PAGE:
We do know, however, that, although Barroso has made all sorts of comments about the Lisbon agenda and the need to make the EU economy the most progressive and most competitive in the world, he has also expressed a wish to raise member states’ contribution to the EU budget in order to finance a few (or not so few, depending on how much money he gets) large projects.
Last week he has also explained that actually he was not really a liberal free-marketeer and cared deeply about “social Europe”, or, as it was interpreted by John Monks, secretary-general of the European Trade Union Confederation (ETUC), was in favour of old-fashioned, trade union power and, presumably, redistributive socialism. (Incidentally, should not newspapers like the Times rejoice that ETUC has a British secretary-general? Does this not prove that Europe is moving in our direction, whatever our direction might be?)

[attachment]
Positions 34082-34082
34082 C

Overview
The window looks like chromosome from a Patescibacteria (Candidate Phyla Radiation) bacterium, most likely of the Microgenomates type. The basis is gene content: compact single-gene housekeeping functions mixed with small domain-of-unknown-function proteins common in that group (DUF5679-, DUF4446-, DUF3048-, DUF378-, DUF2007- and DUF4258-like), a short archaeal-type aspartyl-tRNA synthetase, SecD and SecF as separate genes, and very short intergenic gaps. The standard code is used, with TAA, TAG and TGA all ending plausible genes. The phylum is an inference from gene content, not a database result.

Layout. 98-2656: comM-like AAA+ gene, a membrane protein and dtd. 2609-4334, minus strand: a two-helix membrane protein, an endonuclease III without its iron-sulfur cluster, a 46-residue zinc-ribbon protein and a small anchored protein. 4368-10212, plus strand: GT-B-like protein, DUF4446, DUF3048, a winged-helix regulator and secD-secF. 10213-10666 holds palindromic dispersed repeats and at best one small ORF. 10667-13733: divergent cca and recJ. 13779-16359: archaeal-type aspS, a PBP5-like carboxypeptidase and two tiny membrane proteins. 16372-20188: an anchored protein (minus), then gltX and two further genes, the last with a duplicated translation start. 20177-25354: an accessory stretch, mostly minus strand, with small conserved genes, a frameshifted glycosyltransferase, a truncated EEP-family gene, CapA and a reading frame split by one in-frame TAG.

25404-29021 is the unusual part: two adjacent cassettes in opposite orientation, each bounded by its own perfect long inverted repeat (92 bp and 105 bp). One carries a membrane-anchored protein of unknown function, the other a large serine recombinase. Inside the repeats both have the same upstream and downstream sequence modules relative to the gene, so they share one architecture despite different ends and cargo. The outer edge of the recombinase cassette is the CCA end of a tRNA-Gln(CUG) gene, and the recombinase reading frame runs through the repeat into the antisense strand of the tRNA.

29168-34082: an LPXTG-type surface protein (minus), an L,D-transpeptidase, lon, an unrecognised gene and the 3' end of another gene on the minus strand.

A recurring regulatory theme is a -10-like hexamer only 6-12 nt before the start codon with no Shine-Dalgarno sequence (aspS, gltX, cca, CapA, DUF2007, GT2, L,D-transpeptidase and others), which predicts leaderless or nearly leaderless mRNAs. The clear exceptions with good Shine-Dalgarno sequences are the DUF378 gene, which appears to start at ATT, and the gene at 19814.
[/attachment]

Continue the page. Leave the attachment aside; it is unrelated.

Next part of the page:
This is how Mr Monks reported what Señhor Barroso said to him:
“He said, though, that he is a centrist, with close links with the Spanish trade unions. In terms of his economic and social philosphy, he told me he wasn’t particularly American but, rather, is fond of the Scandinavian model.”It is, of course, pertinent to ask why the Prime Minsiter of Portugal should be close to the Spanish trade unions, but there may have been some confusion there in Mr Monks’s mind.
The trade union leader did express some fears that Barroso, wanting to transform the EU into the world’s most competitive economy would come under pressure from “some member state governments to move more in the US direction”. (And we wouldn’t want that, would we, for if the economy became competitive and people acquired higher standards of living, would they listen to an old humbug like John Monks?)
This interesting dicussion took place on September 9. On the same day Barroso met Jürgen Strube, president of UNICE, the employers’ federation. One wonders what he said at that meeting.